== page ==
Data from the Uganda Railway Corporation (URC) shows that one train load can carry approximately 800 metric tonnes of goods, the same amount of tonnage that would take about 50 trailers on the road.

Dr. Fred Muhumuza, an economist, says that the country is in dire need of a fully functional railway network, to reduce the cost of road repairs. He says, for example, that presently the entire road network from Malaba on the Kenyan border to Katuna on the Rwandan side, needs to be redone, because of cracks that are spilling water under it because of heavy traffic.

"This means the water will fault its baseline and soon we shall have to redo the entire road. When you don't have a properly functional railway, you carry the burden of redoing the roads so often," he says. "One of the biggest challenges we faced during the pandemic was the truck drivers. We had about three people per truck, moving only about 20 tonnes of cargo, yet the train can take fifty times that with about three to five people." Dr. Muhumuza also notes that cargo by train normally moves into designated areas, saving the country from strenuous traffic jams and accidents accruing from the use of trucks.

  • Although Uganda intends to build a US$2.3b standard gauge railway to connect the country to neighbouring Kenya, Rwanda, South Sudan and DR Congo, the meter gauge railway will also be maintained, according to David Musoke Bulega, the managing director of Uganda Railways Corporation (URC). He says that the meter railway line would act as a supply and distribution network for the Standard Gauge Railway (SGR), while it (SGR) will serve as the trunk line from Mombasa. Under the plan, sections of the railway network will be upgraded to the Standard Gauge Railway (SGR), while others will be maintained under the meter gauge.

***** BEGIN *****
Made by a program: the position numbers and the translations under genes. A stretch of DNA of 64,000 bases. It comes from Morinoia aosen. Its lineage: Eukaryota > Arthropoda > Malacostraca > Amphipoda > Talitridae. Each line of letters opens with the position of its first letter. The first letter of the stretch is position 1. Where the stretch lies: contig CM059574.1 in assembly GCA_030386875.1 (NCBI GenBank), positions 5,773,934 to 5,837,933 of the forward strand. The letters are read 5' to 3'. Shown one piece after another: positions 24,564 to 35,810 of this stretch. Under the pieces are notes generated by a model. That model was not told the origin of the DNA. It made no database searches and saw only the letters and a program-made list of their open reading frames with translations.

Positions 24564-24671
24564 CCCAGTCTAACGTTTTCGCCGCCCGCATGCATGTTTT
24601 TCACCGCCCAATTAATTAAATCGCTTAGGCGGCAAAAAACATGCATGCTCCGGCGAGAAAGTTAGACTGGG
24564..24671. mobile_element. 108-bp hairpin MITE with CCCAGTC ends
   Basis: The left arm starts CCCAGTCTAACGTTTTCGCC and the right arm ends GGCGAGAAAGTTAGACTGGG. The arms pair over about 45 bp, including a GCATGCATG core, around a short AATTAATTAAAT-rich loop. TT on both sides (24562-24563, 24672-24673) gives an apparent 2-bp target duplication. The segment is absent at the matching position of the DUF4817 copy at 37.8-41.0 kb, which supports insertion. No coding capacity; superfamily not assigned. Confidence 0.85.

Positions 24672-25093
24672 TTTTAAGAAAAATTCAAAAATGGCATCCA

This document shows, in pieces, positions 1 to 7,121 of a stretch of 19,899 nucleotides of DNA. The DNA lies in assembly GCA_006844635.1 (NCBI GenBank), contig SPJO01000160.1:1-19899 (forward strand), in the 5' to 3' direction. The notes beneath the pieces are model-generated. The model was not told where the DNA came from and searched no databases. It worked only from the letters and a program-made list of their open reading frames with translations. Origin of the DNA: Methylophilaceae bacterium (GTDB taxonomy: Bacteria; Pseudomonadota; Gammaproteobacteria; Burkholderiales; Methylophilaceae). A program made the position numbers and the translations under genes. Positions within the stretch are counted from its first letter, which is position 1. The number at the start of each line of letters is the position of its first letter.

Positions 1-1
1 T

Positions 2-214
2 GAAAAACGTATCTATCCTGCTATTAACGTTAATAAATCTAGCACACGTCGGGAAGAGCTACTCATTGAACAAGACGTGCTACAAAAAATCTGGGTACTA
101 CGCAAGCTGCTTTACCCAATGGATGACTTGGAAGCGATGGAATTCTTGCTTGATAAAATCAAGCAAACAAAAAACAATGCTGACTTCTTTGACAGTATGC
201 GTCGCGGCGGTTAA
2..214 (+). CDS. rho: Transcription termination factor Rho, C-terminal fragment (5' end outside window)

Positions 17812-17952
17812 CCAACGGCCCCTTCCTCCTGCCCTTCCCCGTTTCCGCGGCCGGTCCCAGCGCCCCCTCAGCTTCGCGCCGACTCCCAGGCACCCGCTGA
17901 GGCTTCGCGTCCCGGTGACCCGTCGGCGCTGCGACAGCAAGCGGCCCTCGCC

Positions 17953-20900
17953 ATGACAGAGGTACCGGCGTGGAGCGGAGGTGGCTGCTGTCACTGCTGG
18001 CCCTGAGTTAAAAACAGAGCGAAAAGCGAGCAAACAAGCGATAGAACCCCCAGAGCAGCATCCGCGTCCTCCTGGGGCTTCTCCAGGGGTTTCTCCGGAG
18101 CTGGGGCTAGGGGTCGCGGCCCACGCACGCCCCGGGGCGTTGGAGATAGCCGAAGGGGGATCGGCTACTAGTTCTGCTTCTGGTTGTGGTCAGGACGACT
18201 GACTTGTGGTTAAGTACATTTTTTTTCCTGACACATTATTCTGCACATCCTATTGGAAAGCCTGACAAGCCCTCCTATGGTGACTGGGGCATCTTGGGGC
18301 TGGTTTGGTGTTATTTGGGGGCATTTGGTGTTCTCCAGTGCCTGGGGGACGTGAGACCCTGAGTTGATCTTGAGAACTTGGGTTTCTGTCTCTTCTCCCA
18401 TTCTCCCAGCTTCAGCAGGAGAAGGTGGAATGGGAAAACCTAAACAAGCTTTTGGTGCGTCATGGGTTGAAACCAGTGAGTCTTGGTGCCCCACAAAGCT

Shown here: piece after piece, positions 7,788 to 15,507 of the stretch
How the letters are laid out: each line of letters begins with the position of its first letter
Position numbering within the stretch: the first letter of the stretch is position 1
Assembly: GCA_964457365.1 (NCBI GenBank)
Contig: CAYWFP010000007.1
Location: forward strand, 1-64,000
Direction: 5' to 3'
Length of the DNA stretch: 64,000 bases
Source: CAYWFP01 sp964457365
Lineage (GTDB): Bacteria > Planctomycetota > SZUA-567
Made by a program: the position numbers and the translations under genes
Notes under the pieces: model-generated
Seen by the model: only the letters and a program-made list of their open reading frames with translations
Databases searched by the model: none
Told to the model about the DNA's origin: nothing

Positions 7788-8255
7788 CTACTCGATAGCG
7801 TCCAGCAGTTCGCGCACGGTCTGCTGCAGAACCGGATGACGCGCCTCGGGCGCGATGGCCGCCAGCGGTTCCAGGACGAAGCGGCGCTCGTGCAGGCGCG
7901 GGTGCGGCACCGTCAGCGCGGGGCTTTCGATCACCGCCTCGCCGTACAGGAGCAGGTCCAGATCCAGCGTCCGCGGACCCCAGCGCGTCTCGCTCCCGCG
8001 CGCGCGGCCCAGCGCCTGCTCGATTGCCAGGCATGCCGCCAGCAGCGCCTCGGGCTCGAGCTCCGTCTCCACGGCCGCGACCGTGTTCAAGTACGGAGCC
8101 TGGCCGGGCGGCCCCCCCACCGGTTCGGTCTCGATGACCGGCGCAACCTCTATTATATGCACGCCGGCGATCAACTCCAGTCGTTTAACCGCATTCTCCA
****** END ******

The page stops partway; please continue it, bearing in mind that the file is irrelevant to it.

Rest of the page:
• According to the plan, the SGR could connect Malaba, Kampala, Tororo, Gulu, Nimule, Gulu, Pakwach, Arua, Kasese, Rwanda and DR Congo. The Uganda Railway, also known as the Lunatic Express, was built during colonial times.

However, works and transport minister, Gen. Edward Katumba Wamala, says that vandalism of railway materials has moved away from stealing railway sleepers to cutting the main line, leading to the losses amounting to approximately $1b (UGX3.7 trillion) worth of railway materials to railway vandals, which is a significant injury to the economy. Gen. Katumba says the revival of the route offers a feasible solution to traders with bulk cargo in and out of the country, as rail is known to be an affordable, safe and reliable means of transport. He adds that in the medium term, URC will rehabilitate the MV Pamba ship, improve port facilities, repair and upgrade the existing metre- gauge railway line as well as construct a new Port at Bukasa.

He adds URC has already drafted a UGX333.59b business plan to rehabilitate and purchase key components of the railway network, in order to fully resume operations. Also, plans are underway to rehabilitate more wagons and coaches, as well as procuring others from China to stabilize their operations. Already, approximately $10m has been spent on rehabilitation works for the Kampala Port Bell rail line, two locomotives and remanufacturing five diesel electric locomotives to ply the southern corridor route.

"Approximately UGX1.2 billion was spent on building a warehouse, access roads and fencing Port Bell, while dredging the lake will most likely take Shs2b," he says, adding that the planned new railway network is more comprehensive, stretching to all border towns. According to Bulega, the new line will use concrete cement sleepers in an attempt to beat vandals, who have been its biggest challenge to date.